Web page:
It had stipulated that 10% of transport fuel had to be biofuels by 2020, but this was modified in December 2008.

Now, the 10% target can be met by any renewable source, including fuel cells, hydrogen or solar power.

Once widely viewed as an acceptable alternative to fossil fuels, biofuels have fallen foul of environmental concerns in recent years.

The global surge in biofuel production led to questions being asked about how the impacts of the supposedly green fuel.

Some production methods, especially in South-East Asia, led to huge areas of old-growth rainforests being felled and burned, only to be replaced by vast oil palm plantations.

Not only did it undermine efforts to curb carbon dioxide emissions, conservationists said it threatened the long-term survival of many endangered species, such as orangutans.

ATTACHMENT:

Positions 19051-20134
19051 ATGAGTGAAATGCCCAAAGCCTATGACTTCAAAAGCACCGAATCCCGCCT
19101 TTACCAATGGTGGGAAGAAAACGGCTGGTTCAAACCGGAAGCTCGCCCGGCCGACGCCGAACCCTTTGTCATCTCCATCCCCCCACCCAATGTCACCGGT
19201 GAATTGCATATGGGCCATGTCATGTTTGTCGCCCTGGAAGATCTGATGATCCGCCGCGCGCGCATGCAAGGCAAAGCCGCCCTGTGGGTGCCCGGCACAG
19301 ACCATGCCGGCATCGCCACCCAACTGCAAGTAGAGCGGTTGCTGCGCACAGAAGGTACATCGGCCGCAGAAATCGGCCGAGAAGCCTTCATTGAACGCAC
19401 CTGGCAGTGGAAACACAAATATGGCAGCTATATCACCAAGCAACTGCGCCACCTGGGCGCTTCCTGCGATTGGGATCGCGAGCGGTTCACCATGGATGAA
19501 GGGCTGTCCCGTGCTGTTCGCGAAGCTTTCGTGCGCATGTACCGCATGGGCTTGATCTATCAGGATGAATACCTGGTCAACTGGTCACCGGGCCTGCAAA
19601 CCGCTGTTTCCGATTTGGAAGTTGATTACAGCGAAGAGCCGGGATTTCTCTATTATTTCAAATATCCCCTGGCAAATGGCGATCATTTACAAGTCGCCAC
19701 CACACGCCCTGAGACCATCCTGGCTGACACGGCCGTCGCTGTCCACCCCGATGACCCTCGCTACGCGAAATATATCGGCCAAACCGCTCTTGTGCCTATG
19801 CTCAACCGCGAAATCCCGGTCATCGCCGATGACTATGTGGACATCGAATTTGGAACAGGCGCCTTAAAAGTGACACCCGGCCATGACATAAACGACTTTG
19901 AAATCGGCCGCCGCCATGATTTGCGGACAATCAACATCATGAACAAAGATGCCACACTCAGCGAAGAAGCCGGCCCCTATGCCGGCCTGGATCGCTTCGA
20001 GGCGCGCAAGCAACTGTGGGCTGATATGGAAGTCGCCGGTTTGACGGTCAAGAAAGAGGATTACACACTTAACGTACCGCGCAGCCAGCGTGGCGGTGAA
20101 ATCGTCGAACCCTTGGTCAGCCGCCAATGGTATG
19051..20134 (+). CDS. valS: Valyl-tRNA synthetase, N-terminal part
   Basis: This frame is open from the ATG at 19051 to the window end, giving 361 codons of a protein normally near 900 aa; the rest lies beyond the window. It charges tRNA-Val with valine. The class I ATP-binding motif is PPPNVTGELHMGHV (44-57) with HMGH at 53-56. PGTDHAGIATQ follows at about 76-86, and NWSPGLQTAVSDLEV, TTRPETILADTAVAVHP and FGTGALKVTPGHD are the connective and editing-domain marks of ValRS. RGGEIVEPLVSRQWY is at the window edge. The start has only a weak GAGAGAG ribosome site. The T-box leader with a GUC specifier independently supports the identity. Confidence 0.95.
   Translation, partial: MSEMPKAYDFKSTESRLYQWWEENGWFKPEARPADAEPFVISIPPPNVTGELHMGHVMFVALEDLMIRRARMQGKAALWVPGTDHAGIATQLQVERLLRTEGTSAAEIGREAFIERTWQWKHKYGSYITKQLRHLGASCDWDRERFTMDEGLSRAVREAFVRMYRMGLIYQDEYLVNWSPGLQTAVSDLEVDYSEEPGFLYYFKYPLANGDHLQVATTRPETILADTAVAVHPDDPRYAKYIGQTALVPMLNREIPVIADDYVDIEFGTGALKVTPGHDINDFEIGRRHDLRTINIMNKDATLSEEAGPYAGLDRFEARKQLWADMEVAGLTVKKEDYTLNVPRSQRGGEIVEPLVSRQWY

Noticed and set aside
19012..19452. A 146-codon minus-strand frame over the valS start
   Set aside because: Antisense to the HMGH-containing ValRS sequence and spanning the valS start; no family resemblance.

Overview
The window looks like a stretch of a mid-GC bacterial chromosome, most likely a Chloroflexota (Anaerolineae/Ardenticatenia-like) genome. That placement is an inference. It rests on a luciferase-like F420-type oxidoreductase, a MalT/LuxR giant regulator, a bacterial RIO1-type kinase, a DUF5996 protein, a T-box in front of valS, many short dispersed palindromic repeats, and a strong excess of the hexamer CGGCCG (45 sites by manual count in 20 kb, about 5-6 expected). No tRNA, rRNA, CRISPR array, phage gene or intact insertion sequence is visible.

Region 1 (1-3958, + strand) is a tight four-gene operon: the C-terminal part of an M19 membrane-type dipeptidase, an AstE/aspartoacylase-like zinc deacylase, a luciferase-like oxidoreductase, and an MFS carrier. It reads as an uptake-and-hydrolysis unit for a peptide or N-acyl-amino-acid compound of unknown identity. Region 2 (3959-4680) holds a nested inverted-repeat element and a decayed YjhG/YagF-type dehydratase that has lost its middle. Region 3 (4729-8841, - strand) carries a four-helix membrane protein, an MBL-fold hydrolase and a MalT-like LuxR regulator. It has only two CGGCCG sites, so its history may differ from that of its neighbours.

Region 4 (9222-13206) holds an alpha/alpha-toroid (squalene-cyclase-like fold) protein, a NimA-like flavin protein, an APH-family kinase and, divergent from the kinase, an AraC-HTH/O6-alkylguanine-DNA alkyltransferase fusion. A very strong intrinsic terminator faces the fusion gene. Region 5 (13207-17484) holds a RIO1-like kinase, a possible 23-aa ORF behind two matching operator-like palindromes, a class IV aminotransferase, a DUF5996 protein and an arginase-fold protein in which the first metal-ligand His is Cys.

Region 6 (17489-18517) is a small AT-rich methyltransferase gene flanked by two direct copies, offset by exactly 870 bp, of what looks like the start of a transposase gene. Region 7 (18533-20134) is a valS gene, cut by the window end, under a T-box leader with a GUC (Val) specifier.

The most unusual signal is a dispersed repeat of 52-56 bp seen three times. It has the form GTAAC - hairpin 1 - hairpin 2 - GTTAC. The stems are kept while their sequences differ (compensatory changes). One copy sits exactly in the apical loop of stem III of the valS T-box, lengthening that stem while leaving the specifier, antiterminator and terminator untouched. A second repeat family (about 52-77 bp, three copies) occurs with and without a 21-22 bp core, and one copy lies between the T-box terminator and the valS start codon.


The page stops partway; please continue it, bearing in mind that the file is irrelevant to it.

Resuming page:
Robbing Peter

Another impact was the effect biofuels were having on global food prices. As the demand for the biodiesel and bio-ethanol grew, many farmers were selling their crops to fuel producers rather than food producers.

This, combined with a series of poor harvests around the world, led to prices reaching unprecedented levels.

However, scientists at the BBSRC centre plan to focus their efforts on "second generation" biofuels.

These fuels can be generated from a wider range of feedstocks, meaning any plant-derived materials, or biomass, not just food crops.

This means that second generation biofuels are generally more efficient, are not in conflict with food supplies, and have a smaller environmental impact.

However, as this process is much more complex, it is also more expensive and struggles to be commercially competitive.

The new centre hopes to make "sustainable bioenergy a practical solution" by improving the yield and quality of non-food biomass, and also improving the processes used to convert this into biofuels.

Swedes divided over bunny biofuel

Residents in Stockholm are divided over reports that rabbits are being used to make biofuel.